The state of the telemedicine industry Part II

By Admin
After detailing the large strides made in the industry, contributor JT Ripton discusses new trends such as wearables and WebRTC in part two. Wearables...

After detailing the large strides made in the industry, contributor JT Ripton discusses new trends such as wearables and WebRTC in part two.

Wearables and Consumables Are On the Rise

In the past few years, wearable technology like the FitBit, which monitors a few key health metrics, has mainly been a consumer driven market. In 2016, wearables and consumables will start to really break into the healthcare industry.

RELATED TOPIC: The state of the telemedicine industry Part I

With health products like the HealthPatch MD, a reusable biosensor with ECG electrodes that are embedded into a disposable patch that is able to monitor a patient’s vital signs, keep track of breathing, monitor heart rate, check temperature, and look at other vitals, it is easy to then relay that information to health care physicians in-order to keep tabs on their patients.

They can even tell if a patient has fallen with an accelerometer.

Another example, in this case is a consumable pill called Helius by Proteus Digital, that is able to track vital internal health information from within the patient in real time and is able to communicate that information to the Helius companion app which your doctor can assess. 

RELATED TOPIC: 3 Incredible Wearables You Need to Try Right Now

The Helius will also be able to tell doctors if a patient is taking their prescriptions at the correct time and alert them if they’re having any adverse reactions to their medications or therapies.

With the technological abilities of wearables rapidly getting more advanced and common-place, wearables will only gain in popularity and in some cases necessity throughout 2016 and for years after.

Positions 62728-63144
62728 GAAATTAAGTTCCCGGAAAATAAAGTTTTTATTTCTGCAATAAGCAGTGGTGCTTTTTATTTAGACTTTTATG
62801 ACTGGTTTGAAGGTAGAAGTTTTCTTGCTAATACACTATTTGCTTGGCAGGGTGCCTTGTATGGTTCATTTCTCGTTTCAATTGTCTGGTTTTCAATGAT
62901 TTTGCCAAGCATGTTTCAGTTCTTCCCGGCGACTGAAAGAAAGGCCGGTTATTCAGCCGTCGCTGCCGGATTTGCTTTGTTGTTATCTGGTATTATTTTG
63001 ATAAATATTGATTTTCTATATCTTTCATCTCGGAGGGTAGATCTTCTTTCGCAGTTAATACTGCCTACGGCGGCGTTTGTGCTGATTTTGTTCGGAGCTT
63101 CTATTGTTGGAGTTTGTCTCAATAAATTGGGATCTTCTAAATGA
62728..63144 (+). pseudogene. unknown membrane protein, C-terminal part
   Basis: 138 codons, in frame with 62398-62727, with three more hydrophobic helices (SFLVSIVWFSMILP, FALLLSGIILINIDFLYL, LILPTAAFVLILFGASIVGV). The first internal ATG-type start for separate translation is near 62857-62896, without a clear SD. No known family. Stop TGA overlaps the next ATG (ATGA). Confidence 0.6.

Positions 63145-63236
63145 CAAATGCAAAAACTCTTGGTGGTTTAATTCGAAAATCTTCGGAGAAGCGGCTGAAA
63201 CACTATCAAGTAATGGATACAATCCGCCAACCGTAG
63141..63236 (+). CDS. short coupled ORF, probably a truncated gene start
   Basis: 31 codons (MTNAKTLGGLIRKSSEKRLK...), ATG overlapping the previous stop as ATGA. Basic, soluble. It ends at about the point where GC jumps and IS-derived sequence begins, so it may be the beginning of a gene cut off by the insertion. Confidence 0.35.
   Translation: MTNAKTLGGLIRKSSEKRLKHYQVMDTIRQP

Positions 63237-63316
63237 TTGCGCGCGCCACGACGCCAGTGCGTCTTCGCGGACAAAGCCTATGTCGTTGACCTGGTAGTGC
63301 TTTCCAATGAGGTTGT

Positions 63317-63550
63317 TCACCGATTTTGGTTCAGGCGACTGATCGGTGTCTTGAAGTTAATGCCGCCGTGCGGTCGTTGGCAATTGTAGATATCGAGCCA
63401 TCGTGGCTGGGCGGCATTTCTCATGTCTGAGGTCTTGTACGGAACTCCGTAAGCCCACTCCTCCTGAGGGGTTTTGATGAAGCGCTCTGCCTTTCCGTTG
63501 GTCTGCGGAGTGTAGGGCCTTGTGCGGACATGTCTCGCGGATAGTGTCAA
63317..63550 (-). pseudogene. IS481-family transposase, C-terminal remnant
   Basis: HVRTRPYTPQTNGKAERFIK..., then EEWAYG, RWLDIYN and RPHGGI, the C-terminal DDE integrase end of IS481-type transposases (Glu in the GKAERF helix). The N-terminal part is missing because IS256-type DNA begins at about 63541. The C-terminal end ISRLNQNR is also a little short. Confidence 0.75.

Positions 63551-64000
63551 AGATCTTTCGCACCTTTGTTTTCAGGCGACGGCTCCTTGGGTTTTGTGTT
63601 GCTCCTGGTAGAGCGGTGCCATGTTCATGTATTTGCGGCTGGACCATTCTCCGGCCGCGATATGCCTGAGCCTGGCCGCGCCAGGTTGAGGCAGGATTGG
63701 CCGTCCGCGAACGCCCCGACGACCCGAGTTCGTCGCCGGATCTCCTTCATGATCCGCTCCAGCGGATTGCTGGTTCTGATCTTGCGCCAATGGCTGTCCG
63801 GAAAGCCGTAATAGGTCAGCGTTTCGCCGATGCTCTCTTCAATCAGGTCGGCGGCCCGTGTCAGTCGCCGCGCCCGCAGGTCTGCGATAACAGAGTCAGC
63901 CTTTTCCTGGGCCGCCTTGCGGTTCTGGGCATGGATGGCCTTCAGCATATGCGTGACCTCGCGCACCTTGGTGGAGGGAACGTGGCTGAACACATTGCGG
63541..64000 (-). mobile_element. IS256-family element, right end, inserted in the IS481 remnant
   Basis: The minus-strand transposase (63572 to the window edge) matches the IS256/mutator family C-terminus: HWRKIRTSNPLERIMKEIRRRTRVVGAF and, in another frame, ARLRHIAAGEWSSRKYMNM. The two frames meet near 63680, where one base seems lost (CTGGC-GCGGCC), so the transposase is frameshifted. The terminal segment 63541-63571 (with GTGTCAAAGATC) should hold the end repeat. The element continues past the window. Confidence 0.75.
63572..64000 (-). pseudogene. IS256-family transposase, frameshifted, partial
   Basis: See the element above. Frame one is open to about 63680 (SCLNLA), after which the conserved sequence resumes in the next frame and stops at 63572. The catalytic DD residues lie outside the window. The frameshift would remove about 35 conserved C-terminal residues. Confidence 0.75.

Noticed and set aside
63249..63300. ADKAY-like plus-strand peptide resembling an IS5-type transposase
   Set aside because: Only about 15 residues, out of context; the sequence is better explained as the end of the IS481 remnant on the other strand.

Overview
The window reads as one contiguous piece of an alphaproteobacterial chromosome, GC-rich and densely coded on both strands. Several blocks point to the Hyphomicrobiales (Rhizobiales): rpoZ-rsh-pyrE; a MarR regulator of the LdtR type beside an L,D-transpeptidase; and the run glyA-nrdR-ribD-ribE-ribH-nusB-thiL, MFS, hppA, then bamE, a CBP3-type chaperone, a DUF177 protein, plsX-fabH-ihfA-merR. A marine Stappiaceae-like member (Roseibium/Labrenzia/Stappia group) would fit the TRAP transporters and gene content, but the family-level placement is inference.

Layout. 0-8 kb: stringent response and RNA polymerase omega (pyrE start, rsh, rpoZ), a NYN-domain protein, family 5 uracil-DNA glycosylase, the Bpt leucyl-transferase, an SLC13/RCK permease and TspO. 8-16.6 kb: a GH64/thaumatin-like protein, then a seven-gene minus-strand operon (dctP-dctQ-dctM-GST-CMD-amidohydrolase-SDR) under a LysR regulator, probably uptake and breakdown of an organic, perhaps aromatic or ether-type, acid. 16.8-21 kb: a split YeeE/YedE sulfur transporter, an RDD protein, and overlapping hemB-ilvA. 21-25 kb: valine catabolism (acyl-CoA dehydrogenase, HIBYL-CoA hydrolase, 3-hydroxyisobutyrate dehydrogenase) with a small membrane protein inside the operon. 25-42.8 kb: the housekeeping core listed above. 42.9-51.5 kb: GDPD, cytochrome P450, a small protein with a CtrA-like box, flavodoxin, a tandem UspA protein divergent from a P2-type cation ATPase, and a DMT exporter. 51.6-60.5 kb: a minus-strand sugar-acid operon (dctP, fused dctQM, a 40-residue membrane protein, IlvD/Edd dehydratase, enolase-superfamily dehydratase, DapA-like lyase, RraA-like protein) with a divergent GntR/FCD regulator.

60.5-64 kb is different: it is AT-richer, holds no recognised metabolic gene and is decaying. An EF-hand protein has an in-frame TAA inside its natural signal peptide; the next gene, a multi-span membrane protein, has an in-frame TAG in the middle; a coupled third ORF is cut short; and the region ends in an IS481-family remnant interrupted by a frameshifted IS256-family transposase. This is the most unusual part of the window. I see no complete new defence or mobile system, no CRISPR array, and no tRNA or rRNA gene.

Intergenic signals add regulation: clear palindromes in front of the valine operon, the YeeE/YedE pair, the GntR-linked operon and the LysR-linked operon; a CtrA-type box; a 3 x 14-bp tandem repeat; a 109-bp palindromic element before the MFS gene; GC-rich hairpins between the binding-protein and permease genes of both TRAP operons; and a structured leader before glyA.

Proprietary Tele-Health Components Become Obsolete

Expensive proprietary unified communications systems, which were the norm only on a few years ago, are outdated, expensive, and complicated.

RELATED TOPIC: How WebRTC will revolutionize the healthcare industry

With emerging telecommunication standards like WebRTC, which integrate easily into mobile apps and mobile sites, a healthcare provider now has the flexibility to use the device of his or her choice, whether that’s a PC, smartphones, or tablets in order to visually communicate with patients.

Healthcare providers are also now seeking out specialty-specific telehealth software or apps that are used across all of these devices using open networks.  As less expensive and more intuitive telehealth options arise, the reliance on proprietary unified communication tools is in sharp decline.

RELATED TOPIC: Why implementing WebRTC will benefit consumers

These trends will drive down the price of cloud-based communication methods and democratize telemedicine for those all over the world. As telemedicine technology advances and becomes easier to integrate and use, healthcare will become more accessible and more affordable in 2016 and beyond. 

Let's connect!   

Click here to read the latest edition of Healthcare Global magazine!


Featured Articles

GE Healthcare Tops FDA-Approved List of AI Medical Devices

GE HealthCare is investing in AI and ML to power tailor diagnoses, treatment, and ongoing monitoring and management for optimal patient outcomes

Digital Health Provider Spectrum.Life Seals Funding Round

Spectrum.Life, one of Europe’s fastest growing digital health providers, secures funding to grow team of clinicians and expand further into Europe

UPS Healthcare Addressing Connected Logistics Needs

UPS Healthcare is meeting increased need for integrated, globally connected healthcare logistics services in Republic of Ireland, where pharma is booming

HPV Vaccine 'Protects Males from Cancers' - Global Report

Medical Devices & Pharma

Tata Consultancy Report Shows AI in Healthcare on Rise

Technology & AI

McKinsey: Consumers Demand Data-driven Wellness Products

Medical Devices & Pharma